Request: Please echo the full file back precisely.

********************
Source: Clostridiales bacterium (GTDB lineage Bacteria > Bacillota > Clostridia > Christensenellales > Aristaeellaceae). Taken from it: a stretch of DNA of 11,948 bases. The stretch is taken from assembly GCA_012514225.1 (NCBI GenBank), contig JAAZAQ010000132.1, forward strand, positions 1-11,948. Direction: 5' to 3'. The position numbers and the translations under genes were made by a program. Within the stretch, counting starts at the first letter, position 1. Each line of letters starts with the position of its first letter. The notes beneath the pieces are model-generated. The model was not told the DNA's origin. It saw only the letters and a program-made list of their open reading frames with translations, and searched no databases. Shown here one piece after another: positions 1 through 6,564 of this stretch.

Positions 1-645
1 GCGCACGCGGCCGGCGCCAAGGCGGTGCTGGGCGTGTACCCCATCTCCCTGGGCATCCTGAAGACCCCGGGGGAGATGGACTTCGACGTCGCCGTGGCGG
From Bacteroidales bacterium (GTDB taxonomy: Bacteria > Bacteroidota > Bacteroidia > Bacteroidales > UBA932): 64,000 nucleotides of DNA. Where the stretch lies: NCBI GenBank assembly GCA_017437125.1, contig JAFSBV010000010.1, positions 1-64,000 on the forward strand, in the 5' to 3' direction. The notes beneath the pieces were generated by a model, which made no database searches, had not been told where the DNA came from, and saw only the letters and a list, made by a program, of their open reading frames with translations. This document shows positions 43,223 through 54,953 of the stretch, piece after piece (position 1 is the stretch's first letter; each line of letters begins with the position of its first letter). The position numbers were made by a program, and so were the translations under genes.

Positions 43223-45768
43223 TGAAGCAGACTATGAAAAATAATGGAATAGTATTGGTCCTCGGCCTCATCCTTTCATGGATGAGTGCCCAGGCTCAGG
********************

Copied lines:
Source: Clostridiales bacterium (GTDB lineage Bacteria > Bacillota > Clostridia > Christensenellales > Aristaeellaceae). Taken from it: a stretch of DNA of 11,948 bases. The stretch is taken from assembly GCA_012514225.1 (NCBI GenBank), contig JAAZAQ010000132.1, forward strand, positions 1-11,948. Direction: 5' to 3'. The position numbers and the translations under genes were made by a program. Within the stretch, counting starts at the first letter, position 1. Each line of letters starts with the position of its first letter. The notes beneath the pieces are model-generated. The model was not told the DNA's origin. It saw only the letters and a program-made list of their open reading frames with translations, and searched no databases. Shown here one piece after another: positions 1 through 6,564 of this stretch.

Positions 1-645
1 GCGCACGCGGCCGGCGCCAAGGCGGTGCTGGGCGTGTACCCCATCTCCCTGGGCATCCTGAAGACCCCGGGGGAGATGGACTTCGACGTCGCCGTGGCGG
From Bacteroidales bacterium (GTDB taxonomy: Bacteria > Bacteroidota > Bacteroidia > Bacteroidales > UBA932): 64,000 nucleotides of DNA. Where the stretch lies: NCBI GenBank assembly GCA_017437125.1, contig JAFSBV010000010.1, positions 1-64,000 on the forward strand, in the 5' to 3' direction. The notes beneath the pieces were generated by a model, which made no database searches, had not been told where the DNA came from, and saw only the letters and a list, made by a program, of their open reading frames with translations. This document shows positions 43,223 through 54,953 of the stretch, piece after piece (position 1 is the stretch's first letter; each line of letters begins with the position of its first letter). The position numbers were made by a program, and so were the translations under genes.

Positions 43223-45768
43223 TGAAGCAGACTATGAAAAATAATGGAATAGTATTGGTCCTCGGCCTCATCCTTTCATGGATGAGTGCCCAGGCTCAGG